Technology can make a big impact when it’s brought to bear on the right problems and presented with worthwhile challenges. That makes technology a perfect ally in the fight for a more effective, efficient, inclusive, and cost-effective healthcare industry.
The digital revolution in healthcare has officially begun, with a host of new technologies that make access to care easier for patients leading the way. As the effects of this revolution take foot, specialty care groups—especially orthopedists—are feeling pressure to become more consumer-centric, notably by making their services more accessible. Many orthopedists are hesitant to create that type of ‘open door policy,’ however, and for good reason.
As the wireless industry evolves toward 5G, indoor mobile communication is becoming more prominent in connecting people with one another and with information. Nowhere is that more important than in the healthcare industry. In a hospital, a reliable, high-speed indoor coverage network is essential—for EMS en route, surgeons in need of lab results, visiting doctors needing to communicate with their offices, and patients who want to stay in touch with their loved ones.
I think we all know that more and more people are meeting online. More than 40 percent of all dating relationships now start online. It is the number one way Americans meet partners. However, online relationships go beyond romance. The majority—57 percent—of teens (and many adults as well) report that they have made new platonic friends online. In addition, business/customer relationships also start online—and this includes the healthcare industry. In fact, one new study found that looking for healthcare information is the third most common online activity.
Technology has rapidly changed the chiropractic industry. Less than 5 years ago, only a handful of large chiropractic practices could afford X-ray machines. With the advancement in radiological equipment technology, the cost of this equipment has decreased significantly. Patients are also asking for a quicker turnaround on X-ray diagnostics, forcing their chiropractic care professionals to invest in this technology located on-premises.
Small and Medium Enterprises add up to a significant percentage of the new private sector companies all over the world. Over the years, the enterprises belonging of this sector that have stood out and emerged as leaders in world economy have had atleast 2 things in common - relentless focus on the fundamentals of their businesses and an uncanny knack for identifying and riding on a market/technological wave.
Middleware has long been an asset in healthcare IT. Its continued impact has the opportunity to change the future of healthcare. Many consider middleware to be the "glue" that allows different software programs to work together, enabling interoperability. Middleware helps users solve the challenges of heterogeneity and distribution, sitting above operating systems and networking software but below specific applications.
HIMSS Analytics surveyed 323 clinical and IT leaders at HIMSS19 and online to find out how prevalent clinician cognitive overload is, which healthcare technologies are contributing to it most, and how to solve the problem. We discovered that leaders view minimizing cognitive burden as important to organizational success, and that technology in and of itself is not the root cause of the problem.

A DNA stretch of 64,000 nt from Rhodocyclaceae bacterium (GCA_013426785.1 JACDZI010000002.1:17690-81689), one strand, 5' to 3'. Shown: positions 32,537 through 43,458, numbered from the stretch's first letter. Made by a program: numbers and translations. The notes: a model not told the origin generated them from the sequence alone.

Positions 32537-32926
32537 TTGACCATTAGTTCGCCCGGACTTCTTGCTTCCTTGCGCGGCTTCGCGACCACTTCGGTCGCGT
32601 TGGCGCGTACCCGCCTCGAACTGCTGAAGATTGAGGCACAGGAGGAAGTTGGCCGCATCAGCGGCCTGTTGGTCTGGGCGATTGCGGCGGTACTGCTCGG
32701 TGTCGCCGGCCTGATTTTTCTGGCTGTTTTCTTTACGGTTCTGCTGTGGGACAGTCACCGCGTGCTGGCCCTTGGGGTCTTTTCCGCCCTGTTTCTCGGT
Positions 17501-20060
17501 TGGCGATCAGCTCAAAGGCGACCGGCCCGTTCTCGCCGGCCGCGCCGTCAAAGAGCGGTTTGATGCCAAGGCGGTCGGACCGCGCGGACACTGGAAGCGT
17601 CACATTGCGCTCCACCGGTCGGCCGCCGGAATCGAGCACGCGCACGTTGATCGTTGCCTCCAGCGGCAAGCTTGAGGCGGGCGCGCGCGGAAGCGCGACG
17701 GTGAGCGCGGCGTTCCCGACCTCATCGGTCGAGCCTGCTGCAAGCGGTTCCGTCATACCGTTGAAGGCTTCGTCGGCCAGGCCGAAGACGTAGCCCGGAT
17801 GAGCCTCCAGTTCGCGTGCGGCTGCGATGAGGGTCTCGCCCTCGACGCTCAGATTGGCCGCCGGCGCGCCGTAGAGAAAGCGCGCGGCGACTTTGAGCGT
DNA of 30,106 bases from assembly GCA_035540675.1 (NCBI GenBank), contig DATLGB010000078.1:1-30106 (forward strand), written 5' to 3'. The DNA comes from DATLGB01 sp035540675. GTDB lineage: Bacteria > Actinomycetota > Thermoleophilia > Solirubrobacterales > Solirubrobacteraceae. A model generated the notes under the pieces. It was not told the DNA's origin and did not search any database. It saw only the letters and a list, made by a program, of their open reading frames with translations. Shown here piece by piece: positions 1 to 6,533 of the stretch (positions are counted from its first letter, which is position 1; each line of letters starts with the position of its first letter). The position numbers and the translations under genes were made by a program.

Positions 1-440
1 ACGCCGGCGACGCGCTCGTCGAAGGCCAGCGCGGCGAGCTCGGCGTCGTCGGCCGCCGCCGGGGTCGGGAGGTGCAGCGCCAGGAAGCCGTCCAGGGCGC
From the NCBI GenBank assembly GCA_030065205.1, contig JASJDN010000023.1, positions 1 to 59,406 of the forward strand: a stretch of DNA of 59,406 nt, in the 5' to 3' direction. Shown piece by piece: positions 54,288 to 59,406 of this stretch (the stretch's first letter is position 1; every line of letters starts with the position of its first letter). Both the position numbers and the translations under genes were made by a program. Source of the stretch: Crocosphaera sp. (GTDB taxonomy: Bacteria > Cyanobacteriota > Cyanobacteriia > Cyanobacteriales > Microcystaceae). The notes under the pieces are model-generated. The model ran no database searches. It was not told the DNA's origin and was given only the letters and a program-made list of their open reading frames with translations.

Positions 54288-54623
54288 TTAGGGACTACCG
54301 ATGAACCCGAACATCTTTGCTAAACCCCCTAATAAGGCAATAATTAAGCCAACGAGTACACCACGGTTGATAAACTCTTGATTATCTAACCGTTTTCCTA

Vocera empowers care teams through intelligent, real-time communication. We enable communication and coordination across the patient’s Healthcare experience. Vocera helps care team members reach the right person at the right time, on the right device, with the right information, in the right place, anywhere.
Health IT Outcomes is the premier information resource for today’s most pressing Health IT topics. Our mission is to provide healthcare providers with expert guidance on technology system selection, integration, project management, and change management.
Health IT Outcomes covers all technology solutions that impact the productivity, efficiency, patient care, and cash flow of a healthcare facility — from the latest electronic health record software (EHR), healthcare information exchange (HIE), healthcare information management Software (HIM), healthcare document management, healthcare business intelligence software, healthcare revenue cycle management software, point of care (POC) EMR (electronic medical record) and HIM (health information management) software to point-of-care solutions and medical imaging systems. The site features a comprehensive buyer's guide, daily health IT news updates on the latest technologies, contributed articles from leading healthcare industry analysts and vendors, and original success stories that highlight how leading healthcare facilities are implementing technology solutions with maximum return.
The long-anticipated Report on Improving Cybersecurity in the Healthcare Industry has been released by the HHS Healthcare Industry Cybersecurity Task Force, and with it comes clear, prescriptive recommendations on protecting your organization from the growing risk of cyber-attacks.
To protect PHI, healthcare organizations often build a system of usernames and complex passwords. But why are we still relying on usernames and passwords when solutions such as single sign-on (SSO) have a measurable benefit of giving time back to clinicians, which is everything in healthcare. That time saved –amounting to hours per week – can now be spent with patients, increasing both patient and clinician satisfaction.
UW Medicine’s Valley Medical Center dramatically improved patient outcomes after moving to a smartphone-based platform for clinical communication and alarm and alert notification.